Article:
The Great Depression affected Argentina and Brazil similarly in many ways.
Brazil's most valuable export at the time was coffee, a commodity who's value hit an all time low during the late 1920's. Some economists beleive that the Great Depression had a greater impract on Brazil than on the U.S. In a somewhat ironic twist, the depression actually let to Brazil's modernity. As the government of Washington Luis fell under more and more pressure, a political alliance under populist Geutilo Vargas rose to power and began to aggressivly pursue industrialization. Vargas also turned Brazil into a police state in the process, so the Great Depression's legacy in Brazil is one of modernity and totalitarianism. Vargas would remain in power until he was deposed in a 1945 military coup.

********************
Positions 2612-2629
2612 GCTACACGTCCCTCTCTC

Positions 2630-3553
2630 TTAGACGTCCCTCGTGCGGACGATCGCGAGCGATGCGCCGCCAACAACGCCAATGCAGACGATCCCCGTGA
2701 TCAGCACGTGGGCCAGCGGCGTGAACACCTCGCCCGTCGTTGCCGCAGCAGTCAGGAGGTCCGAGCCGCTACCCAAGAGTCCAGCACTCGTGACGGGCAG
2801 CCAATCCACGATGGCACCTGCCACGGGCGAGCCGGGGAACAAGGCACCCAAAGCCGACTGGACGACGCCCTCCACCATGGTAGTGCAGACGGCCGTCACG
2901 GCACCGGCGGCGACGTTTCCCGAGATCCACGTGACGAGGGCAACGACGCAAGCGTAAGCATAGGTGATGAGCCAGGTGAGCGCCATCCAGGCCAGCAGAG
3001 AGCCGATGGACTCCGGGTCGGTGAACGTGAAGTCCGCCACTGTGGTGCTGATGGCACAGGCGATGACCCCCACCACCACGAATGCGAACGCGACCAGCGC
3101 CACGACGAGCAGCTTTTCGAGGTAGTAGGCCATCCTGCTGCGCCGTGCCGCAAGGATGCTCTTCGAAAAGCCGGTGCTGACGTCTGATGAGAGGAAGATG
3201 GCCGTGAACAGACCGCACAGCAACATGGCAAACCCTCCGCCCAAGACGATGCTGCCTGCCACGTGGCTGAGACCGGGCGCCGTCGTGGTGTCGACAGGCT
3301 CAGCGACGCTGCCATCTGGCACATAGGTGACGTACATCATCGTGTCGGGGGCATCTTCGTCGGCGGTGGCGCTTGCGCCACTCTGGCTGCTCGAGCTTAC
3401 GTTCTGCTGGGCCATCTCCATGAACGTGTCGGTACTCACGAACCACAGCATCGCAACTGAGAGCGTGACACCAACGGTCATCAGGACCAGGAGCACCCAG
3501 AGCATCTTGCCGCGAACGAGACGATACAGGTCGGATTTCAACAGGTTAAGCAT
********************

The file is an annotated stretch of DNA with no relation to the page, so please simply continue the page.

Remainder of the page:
Argentina followed a similar patter. The crash of 1929 brought Argentina down from having the 4th largest per capita GDP to below poverty levels. A resulting military coup placed Jose Uriburu in a position of power, and soon he was cracking down on left-wing radicals. He was soon replaced by another General, Agustin Justo, who tried to help the sagging economy by making beef deals with the United Kingdom. When international trade collapsed, Argentina also pursued industrialization and soon they were on a similar path to that of Brazil.